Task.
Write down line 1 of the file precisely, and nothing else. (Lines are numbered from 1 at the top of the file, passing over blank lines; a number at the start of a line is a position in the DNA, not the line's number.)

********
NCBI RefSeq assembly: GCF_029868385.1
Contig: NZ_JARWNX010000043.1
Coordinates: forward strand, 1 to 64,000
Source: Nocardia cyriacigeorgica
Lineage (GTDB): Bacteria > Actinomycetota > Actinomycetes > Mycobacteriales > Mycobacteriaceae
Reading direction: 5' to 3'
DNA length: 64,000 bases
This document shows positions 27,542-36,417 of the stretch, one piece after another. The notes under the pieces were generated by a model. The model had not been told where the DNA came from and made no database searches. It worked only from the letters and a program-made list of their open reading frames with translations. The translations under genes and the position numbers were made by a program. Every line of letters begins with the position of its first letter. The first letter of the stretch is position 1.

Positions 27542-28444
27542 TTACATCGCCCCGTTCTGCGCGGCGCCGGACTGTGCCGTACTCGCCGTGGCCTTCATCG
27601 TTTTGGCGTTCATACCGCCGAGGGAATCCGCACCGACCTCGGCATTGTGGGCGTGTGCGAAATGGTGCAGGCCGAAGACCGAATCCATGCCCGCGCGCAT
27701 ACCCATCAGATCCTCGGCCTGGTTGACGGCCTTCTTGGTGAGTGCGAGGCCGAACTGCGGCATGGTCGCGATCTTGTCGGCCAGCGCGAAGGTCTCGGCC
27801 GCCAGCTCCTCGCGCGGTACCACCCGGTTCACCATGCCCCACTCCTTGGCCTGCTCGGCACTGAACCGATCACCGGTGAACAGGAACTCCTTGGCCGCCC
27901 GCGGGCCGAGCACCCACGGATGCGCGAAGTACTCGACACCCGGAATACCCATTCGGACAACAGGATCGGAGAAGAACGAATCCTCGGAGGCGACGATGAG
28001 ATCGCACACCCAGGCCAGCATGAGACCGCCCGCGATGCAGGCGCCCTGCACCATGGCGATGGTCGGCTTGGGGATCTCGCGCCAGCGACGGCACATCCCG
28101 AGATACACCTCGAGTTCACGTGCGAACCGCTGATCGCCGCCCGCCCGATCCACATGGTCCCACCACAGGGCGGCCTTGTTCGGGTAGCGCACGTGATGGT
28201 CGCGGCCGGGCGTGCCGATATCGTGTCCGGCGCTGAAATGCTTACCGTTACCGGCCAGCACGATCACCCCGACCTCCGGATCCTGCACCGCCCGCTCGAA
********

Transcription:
NCBI RefSeq assembly: GCF_029868385.1